IMG_0337There are no facts to substantiate these claims. In fact, every annual report by the Center for Applied Research in the Apostolate (CARA), which has been tasked with tracking new allegations of sexual abuse cases by clergy since 2004, reveals that most of the abuse cases reported are from the 60s, 70s and 80s. See report here: http://www.usccb.org/issues-and-action/child-and-youth-protection/upload/2014-Annual-Report.pdf

In the last 10 years, there is a national average of 8.4 credible new cases of sexual abuse of a minor per year. In 2014, the USCCB reports that there were six substantiated claims from July 2013 to June 2014.

In the current cultural and media landscape, it would be very difficult to conceal any departure from the Charter for the Protection of Children and Young People. The Archdiocese of Denver takes every allegation of sexual misconduct seriously. If there is a concern, please contact the Office of Child and Youth Protection: 303-715-3241 or victim.assistance@archden.org.

What do I do if I suspect a child I know is being abused?

If you suspect a child is being abused by anyone, you can contact the State of Colorado’s reporting line 1-844-CO-4-KIDS.

COMING UP: ‘Do you love me?’: This question central to newly ordained’s priesthood, Archbishop says

Sign up for a digital subscription to Denver Catholic!

During his homily at the May 19 priest ordination, Archbishop Samuel J. Aquila told the five new priests that Jesus is asking them again: “Do you love me?” The archbishop referred to the Gospel in which the risen Jesus asks Peter three times if he loves him, as a reparation for the three times he denied it before being crucified.

The ordination took place at the Cathedral Basilica of the Immaculate Conception in Denver. The five new priests are Fathers Angel Perez-Brown, Roberto Rodríguez, and Tomislav Tomic, who all received their formation at Redemptoris Missionary Mater in Denver, and Fathers Darrick Leier and Shannon Thurman, who studied at St. John XXIII seminary in Boston. This seminary provides training to those seminarians who discover their vocation at an advanced age. Curiously, none of the new priests come from the Saint John Vianney seminary, and the average age of the five men ordained is 41 years.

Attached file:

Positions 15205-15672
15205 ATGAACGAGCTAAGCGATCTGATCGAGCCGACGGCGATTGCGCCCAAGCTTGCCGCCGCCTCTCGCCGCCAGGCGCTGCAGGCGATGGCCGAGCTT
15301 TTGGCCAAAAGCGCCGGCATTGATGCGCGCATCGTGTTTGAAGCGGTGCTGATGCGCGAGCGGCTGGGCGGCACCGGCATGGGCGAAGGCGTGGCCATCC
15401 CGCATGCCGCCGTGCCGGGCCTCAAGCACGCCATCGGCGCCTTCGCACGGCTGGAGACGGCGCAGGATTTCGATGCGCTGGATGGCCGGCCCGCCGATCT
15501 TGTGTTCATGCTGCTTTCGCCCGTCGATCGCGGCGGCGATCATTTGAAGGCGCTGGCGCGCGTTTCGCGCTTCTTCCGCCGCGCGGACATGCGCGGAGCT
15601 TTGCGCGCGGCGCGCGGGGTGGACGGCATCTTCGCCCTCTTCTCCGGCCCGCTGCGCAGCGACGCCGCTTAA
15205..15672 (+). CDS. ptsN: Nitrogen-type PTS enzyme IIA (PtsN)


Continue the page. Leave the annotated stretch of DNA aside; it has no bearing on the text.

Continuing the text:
Heart formation

Archbishop Aquila highlighted the importance of intellectual formation and indicated that it should go hand in hand with “the formation of the heart and the spiritual formation” and urged them to follow in the example of Saint John Vianney who, though lacking in great intellectual gifts, was a “humble man” and whose only wish was “the salvation of souls.”

From left to right: Father Darrick Leier, Father Tomislav Tomic, Father Angel Perez-Lopez, Father Shannon Thurman, Father Roberto Rodriguez. (Photo by Andrew Wright)

“The heart of every priest must be the love of Jesus Christ,” he said to them.

Archbishop Aquila also exhorted them, paraphrasing Pope Francis, to “go into the peripheries of the world […] of the lives of so many who have abandoned Jesus Christ, who do not know the good news. Even among families and friends there are those in the peripheries who still don’t know Jesus Christ”.

Later, he reminded them that their ministry does not consist in announcing themselves: “we are called to serve Jesus and to serve the Church to lay down our lives as Jesus has laid down his life, and to go wherever we are called to serve Christ.” He also pointed out that the image of Jesus, the good shepherd, “must be your model and is the model for the priesthood.”

The new priests lie prostrate before the altar during their ordination ceremony on May 19. (Photo by Andrew Wright)

And as a model of love and perseverance, the archbishop invited them to look at those couples who have been married for 50 or 60 years and compared their love to “the same type of love that would enable you to feed the lambs, tend the sheep, and serve as Christ served,” he said. He told them that every time they’ll celebrate Mass “is the same sacrifice that Christ offers on the cross”, and there is where “the joy of the Gospel” is found.

Hundreds of faithful congregated in the Cathedral to witness these ordinations. The cultural diversity present was a sign of the universality of the Church. There was a large delegation from Santo Domingo and several from Bosnia and Herzegovina, as well as hundreds of local people who accompanied these five new priests. Archbishop asked from them, once again quoting Pope Francis, that they be shepherds “to smell like the sheep,” so they can “accompany them, shearing with them, going out with them and always using Jesus as your model.”

Featured image by Anya Semenoff